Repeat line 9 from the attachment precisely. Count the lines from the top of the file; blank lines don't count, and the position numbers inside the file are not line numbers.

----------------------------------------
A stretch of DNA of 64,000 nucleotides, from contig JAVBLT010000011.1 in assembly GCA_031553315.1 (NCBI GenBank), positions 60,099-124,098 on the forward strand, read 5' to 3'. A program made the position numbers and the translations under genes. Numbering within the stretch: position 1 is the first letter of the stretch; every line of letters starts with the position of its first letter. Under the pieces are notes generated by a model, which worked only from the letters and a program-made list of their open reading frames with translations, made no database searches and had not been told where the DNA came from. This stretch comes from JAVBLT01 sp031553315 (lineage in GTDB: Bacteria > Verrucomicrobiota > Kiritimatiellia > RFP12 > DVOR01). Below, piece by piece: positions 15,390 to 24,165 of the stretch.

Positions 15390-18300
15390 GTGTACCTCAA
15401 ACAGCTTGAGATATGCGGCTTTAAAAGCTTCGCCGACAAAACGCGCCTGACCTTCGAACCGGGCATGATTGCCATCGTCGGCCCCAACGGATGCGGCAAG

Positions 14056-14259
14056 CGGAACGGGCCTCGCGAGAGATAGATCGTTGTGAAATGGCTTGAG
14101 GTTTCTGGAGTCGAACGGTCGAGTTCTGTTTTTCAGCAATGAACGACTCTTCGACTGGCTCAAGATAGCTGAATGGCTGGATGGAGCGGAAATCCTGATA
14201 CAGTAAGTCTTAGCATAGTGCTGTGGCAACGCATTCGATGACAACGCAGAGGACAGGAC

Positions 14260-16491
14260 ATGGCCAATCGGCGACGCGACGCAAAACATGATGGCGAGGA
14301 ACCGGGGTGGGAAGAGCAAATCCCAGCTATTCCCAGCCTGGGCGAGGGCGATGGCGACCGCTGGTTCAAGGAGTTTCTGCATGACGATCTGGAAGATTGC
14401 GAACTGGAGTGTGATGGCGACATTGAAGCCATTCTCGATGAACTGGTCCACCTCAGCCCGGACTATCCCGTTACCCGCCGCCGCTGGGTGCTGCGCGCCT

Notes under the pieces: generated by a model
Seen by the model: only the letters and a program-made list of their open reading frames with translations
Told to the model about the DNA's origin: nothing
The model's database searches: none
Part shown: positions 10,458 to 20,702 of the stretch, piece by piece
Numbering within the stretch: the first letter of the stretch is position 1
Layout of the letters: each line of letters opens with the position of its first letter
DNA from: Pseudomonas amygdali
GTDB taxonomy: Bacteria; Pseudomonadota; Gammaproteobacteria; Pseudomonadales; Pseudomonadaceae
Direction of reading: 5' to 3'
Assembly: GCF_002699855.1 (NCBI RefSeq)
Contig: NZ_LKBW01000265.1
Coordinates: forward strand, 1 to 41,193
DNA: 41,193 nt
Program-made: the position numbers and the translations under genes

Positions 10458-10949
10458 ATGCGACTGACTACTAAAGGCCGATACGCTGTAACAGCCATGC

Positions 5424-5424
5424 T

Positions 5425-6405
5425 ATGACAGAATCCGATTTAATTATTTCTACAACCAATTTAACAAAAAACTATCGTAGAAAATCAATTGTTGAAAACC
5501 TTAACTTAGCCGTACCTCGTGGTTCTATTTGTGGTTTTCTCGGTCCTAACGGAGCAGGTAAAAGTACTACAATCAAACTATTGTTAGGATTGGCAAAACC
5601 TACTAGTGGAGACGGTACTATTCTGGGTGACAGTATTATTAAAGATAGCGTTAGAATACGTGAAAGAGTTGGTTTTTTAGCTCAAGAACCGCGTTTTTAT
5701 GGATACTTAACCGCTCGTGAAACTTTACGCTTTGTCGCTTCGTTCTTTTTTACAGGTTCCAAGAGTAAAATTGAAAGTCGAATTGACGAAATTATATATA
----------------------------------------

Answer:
Positions 14260-16491